South Summit drama students show off talent in play
January 18, 2018
Pulling off timing for illusions in theater is extremely difficult. But this fall, South Summit High School's Drama Club succeeded in this challenge with the play "The Ghost of Canterville."
Performed Nov. 30 through Dec. 5, the story begins in present-day England when a family buys a chase in the town of Canterville. Having been warned of the ghost that haunts the house, they move in unaware of the hilarity that will ensue.
"After the [Slaters] meet the ghost they have a little feud," said Isaac Harry, president of the Drama Club. "… The whole family is just one heated fight until the very end when they find out why Sir Simon was condemned to his house."
Along with being president, Harry portrayed "Sir Simon de Canterville," the main character. Harry enjoyed being able to play the "playful" and "mean…ghost of the house." His favorite part, however, was being able to show Simon's "sensitive side" in his scene with female lead Alexcia Daughgard, who portrays Virginia Slater. Though the two characters are not ever romantically involved, they got to win over their audience by creating "a bond of friendship."
Included in the audience was director Sterling Draper, who was not too sure they were going to pull it off but thought the cast did "amazing." The full cast had about 27 actors with six members on stage crew. Though it was a large cast, members of the audience were amazed by Harry's performance and delighted in the complex special effects. The illusions included things like flying people, floating objects and luggage that moved by itself. As Harry said, the play kept the audience captivated from the time the narrator started her first monologue to the time they "bowed [their] last time on closing night at curtain call."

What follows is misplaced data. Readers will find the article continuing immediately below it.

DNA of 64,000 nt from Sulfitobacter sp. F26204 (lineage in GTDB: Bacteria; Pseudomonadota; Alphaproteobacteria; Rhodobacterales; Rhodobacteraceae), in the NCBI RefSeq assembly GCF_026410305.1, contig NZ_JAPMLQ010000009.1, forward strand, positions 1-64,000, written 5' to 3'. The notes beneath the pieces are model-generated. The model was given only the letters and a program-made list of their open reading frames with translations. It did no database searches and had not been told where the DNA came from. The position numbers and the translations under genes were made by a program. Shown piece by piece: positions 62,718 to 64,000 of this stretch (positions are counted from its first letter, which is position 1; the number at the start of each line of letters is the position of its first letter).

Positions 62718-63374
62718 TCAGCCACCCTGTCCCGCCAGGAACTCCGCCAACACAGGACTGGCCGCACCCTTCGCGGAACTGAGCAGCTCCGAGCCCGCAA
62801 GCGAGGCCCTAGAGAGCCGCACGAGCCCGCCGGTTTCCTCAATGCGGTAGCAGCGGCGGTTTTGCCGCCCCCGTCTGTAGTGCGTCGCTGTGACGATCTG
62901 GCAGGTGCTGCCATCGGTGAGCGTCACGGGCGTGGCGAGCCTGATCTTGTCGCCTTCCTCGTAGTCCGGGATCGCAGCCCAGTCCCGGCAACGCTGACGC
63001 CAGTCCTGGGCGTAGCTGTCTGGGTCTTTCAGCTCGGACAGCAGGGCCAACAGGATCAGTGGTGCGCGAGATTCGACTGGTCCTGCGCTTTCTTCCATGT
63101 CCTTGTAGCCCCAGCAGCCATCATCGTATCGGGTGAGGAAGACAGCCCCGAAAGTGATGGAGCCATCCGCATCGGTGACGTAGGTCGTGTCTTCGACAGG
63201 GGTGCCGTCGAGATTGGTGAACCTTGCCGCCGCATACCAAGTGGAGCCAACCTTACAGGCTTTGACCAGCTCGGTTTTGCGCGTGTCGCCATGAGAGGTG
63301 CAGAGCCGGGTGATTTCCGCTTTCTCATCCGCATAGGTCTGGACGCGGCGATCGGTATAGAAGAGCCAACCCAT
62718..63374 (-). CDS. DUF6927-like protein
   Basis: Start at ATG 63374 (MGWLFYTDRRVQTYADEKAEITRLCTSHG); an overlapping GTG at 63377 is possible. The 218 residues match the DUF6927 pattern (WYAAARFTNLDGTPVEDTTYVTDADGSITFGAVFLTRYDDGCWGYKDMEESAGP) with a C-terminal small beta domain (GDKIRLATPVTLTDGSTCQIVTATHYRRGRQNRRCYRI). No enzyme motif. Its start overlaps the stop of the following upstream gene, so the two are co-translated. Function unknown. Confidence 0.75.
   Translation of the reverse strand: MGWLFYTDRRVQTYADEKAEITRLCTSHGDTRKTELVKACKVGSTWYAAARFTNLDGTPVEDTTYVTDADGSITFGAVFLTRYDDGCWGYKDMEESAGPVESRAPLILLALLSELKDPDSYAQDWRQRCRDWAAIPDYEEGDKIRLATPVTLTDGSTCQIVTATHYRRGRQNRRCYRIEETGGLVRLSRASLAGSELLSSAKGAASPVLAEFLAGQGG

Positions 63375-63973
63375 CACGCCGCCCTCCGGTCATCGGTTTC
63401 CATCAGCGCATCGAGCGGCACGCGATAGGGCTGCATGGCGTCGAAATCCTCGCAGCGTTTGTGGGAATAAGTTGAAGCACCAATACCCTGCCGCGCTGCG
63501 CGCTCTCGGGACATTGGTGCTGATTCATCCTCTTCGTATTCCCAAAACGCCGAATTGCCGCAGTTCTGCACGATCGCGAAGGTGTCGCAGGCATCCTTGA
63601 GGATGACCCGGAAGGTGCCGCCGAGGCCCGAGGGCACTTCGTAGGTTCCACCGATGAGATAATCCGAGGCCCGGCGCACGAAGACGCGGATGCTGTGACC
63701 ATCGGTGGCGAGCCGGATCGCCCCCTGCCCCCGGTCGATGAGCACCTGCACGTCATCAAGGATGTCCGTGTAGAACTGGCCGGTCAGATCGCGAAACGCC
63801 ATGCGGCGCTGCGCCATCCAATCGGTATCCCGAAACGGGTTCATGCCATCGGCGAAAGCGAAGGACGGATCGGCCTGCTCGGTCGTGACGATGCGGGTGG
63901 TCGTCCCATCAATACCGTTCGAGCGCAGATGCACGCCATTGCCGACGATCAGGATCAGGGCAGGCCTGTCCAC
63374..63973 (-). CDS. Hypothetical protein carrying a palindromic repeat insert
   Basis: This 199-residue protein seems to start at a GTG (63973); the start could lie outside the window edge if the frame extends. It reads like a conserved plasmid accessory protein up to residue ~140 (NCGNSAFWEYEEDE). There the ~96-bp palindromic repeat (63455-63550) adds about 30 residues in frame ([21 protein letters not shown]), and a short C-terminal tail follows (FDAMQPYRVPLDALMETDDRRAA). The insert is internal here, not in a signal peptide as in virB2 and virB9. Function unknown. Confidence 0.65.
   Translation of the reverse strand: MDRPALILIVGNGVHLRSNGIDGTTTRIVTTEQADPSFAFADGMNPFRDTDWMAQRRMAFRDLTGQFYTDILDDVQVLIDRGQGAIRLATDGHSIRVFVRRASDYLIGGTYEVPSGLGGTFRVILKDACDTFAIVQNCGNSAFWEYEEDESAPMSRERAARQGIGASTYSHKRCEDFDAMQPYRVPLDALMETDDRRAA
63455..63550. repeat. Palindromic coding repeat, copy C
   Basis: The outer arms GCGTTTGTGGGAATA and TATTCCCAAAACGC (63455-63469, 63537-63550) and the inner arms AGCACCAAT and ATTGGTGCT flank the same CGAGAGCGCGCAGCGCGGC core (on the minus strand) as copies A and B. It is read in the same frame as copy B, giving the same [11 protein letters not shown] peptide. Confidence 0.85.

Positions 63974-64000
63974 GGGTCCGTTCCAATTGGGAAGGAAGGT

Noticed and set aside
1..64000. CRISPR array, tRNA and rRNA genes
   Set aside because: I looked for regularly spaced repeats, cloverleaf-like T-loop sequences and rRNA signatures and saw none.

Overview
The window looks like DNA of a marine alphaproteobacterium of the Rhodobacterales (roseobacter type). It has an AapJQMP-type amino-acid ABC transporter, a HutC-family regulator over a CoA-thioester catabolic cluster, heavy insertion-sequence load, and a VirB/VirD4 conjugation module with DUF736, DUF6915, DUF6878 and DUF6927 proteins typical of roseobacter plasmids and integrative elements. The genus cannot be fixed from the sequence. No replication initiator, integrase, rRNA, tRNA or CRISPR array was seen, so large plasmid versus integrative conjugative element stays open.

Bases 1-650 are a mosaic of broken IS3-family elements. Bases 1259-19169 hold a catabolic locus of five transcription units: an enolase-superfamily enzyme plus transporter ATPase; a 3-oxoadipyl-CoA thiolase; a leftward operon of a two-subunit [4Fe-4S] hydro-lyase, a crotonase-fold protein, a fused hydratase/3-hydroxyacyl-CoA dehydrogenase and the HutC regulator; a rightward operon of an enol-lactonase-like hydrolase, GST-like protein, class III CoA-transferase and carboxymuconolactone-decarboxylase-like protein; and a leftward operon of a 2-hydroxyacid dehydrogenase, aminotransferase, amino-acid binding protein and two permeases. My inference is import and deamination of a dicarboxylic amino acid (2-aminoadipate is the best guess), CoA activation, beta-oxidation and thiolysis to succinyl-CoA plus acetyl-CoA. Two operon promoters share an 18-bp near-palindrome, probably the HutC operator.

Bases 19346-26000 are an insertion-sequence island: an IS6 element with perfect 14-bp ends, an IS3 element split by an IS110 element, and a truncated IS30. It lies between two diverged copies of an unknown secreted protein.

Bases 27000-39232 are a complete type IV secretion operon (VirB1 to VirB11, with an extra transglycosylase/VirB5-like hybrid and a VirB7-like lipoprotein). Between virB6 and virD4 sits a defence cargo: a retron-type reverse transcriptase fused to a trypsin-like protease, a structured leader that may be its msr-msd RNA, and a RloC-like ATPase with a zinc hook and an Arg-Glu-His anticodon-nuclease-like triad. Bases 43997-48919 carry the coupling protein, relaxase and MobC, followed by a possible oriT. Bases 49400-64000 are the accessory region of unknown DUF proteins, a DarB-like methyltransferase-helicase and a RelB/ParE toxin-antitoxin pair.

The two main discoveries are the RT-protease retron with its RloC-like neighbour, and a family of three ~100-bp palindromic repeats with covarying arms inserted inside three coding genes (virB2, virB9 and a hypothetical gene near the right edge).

In order to achieve the acclaim, actors spent more than 32 hours each week at practice. The cast did their best to perfect the play but multiple members said nothing can be perfected.
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Nevertheless, the actors said they tried their best and had a lot of fun. All of the hard work paid off, with people, including the principal, superintendent and public, claiming that some of the actors should do it as a profession — an opinion attested to by Draper.
Moreover, the Drama Club not only helped develop the students' acting skills, it also instilled skills like possessing a strong voice, leadership and teamwork. As president for two years, Isaac has been able to observe the formation of those qualities and said he is "very proud" of his classmates.